This was a book that I wasn’t really that excited to read when it initially came up for review. In my mind all I kept thinking was….ugh another WWII book. Don’t get me wrong, WWII is one of my favorite periods to read about, but lately I’ve read a lot of WWII books and I just wasn’t in the mood for another when it was time to review this one.
But this one set itself apart with the Japanese interment camps angle. Everyone is so focused on the holocaust that they forget that Japanese interment camps were yet another unfortunate by product of a very ugly war.
My brother in law’s grandparents spent time in Japanese interment camps during the war so I have heard about these camps through my brother in law’s stories. That was why I agreed to review this book—I was intrigued by the possibly of something different when it came to WWII stories.
Two young daredevil flyers confront ugly truths and family secrets during the U.S. internment of Japanese citizens during World War II, from the author of The Other Typist and Three-Martini Lunch.
Louis Thorn and Haruto “Harry” Yamada — Eagle and Crane — are the star attractions of Earl Shaw’s Flying Circus, a daredevil (and not exactly legal) flying act that traverses Depression-era California. The young men have a complicated relationship, thanks to the Thorn family’s belief that the Yamadas — Japanese immigrants — stole land that should have stayed in the Thorn family.
When Louis and Harry become aerial stuntmen, performing death-defying tricks high above audiences, they’re both drawn to Shaw’s smart and appealing stepdaughter, Ava Brooks. When the Japanese bomb Pearl Harbor and one of Shaw’s planes mysteriously crashes and two charred bodies are discovered in it, authorities conclude that the victims were Harry and his father, Kenichi, who had escaped from a Japanese internment camp they had been sent to by the federal government. To the local sheriff, the situation is open and shut. But to the lone FBI agent assigned to the case, the details don’t add up.
Thus begins an investigation into what really happened to cause the plane crash, who was in the plane when it fell from the sky, and why no one involved seems willing to tell the truth. By turns an absorbing mystery and a fascinating exploration of race, family and loyalty, Eagle and Crane is that rare novel that tells a gripping story as it explores a terrible era of American history (summary from Goodreads).
This book was a dark horse for me. I wasn’t excited about it, but yet by the end I was engrossed in the story. This is a new to me author but one that quickly proved her abilities in this book. When I first read the description of this book, I thought that it would be more focused on the investigation/mystery and not have any romance in it. The cover suggests a possible romance, but the summary really gave minimal hints that a romance would be a big part of the story. So, I was surprised that there was a rather well written love triangle and love story mixed throughout the story. I’m always a sucker for love triangles—especially when they are done right—which was the case with this book. I loved the development of the romance and watching the characters navigate it.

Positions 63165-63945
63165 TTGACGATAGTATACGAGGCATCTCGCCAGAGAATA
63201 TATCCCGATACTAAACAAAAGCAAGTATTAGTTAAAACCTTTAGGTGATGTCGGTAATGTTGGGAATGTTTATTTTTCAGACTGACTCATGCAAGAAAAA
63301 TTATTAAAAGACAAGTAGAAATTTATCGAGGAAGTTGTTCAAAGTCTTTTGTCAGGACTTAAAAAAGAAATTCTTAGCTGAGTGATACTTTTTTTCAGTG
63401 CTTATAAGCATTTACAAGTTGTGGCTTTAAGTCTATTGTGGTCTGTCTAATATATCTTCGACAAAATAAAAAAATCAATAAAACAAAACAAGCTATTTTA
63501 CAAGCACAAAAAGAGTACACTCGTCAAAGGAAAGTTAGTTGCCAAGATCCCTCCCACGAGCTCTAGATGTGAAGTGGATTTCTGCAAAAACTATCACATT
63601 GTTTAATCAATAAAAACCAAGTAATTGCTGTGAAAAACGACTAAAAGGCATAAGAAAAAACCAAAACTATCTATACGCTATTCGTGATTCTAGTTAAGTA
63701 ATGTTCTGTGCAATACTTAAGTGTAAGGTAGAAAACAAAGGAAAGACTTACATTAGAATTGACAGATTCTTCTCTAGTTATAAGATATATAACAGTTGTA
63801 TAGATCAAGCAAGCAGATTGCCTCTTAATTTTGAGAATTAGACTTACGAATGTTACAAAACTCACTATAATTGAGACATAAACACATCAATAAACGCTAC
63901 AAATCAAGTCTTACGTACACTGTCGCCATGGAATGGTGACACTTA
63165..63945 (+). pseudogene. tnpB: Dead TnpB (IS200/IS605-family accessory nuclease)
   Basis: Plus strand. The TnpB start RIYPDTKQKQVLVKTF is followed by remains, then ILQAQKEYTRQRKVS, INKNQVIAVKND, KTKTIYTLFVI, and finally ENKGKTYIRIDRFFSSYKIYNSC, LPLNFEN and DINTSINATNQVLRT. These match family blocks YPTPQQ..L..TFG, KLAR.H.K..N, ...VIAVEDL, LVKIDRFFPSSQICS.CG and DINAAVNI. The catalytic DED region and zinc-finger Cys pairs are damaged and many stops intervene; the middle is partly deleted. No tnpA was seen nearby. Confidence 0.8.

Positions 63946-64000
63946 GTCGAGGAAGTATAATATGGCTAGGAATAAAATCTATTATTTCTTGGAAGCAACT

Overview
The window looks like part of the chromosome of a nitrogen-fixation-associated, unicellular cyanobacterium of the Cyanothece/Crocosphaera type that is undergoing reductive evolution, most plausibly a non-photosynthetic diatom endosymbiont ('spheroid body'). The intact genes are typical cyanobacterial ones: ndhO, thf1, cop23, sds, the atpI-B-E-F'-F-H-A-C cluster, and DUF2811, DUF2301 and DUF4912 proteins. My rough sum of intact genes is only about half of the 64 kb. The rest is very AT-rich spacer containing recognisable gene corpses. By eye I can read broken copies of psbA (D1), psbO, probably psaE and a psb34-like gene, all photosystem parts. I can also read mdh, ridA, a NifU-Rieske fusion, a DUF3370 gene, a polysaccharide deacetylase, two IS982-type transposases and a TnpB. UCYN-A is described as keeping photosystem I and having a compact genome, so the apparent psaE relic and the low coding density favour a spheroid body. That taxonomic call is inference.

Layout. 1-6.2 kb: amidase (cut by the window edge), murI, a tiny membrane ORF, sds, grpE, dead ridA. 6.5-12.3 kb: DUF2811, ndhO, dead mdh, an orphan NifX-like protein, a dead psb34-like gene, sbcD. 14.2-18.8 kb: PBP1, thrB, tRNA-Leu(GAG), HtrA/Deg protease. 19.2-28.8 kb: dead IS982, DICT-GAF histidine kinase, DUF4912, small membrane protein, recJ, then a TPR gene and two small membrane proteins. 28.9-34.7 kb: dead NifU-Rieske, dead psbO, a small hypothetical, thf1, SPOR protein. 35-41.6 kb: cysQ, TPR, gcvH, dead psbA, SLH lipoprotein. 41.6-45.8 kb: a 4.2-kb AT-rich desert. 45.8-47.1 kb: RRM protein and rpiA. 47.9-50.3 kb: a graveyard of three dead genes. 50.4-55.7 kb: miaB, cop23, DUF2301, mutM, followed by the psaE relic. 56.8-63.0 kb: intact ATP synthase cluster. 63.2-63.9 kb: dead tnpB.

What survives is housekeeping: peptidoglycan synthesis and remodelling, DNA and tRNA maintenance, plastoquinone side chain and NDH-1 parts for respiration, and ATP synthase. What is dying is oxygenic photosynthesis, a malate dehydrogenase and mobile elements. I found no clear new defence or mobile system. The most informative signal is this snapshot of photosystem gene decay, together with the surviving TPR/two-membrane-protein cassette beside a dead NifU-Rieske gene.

There were a lot of exciting things happening in this book—romance, adventure, mystery, history. I personally loved the adventure feel of this one and how well the romance highlighted different angles of the story. I would hesitate to label this book just a romance because there are so many different elements that go into making this a great read.
The only downside for me was that some of the dialogue seemed a little contrite or basic, and lacked some luster. Some parts of the book were a little on the slow side but the majority moved fairly well. If you focus on the story itself, I think readers will enjoy the overall narrative. While there are a few stylistic things that bugged me, the overall story was well done and engaging. As I said, this book came in like a dark horse and I ended up liking it way more than I was expecting!
Kindle Edition, e-book, 448 pagesPublished July 3rd 2018 by G.P. Putnam’s Sons
- Review copy provided by: Author/Publisher in exchange for an honest review.
This book counts toward: NA
- Hosted by: NA
- Books for Challenge Completed: NA
Recommendation: 4 out of 5
Genre: Historical fiction, romance, WWII, War romance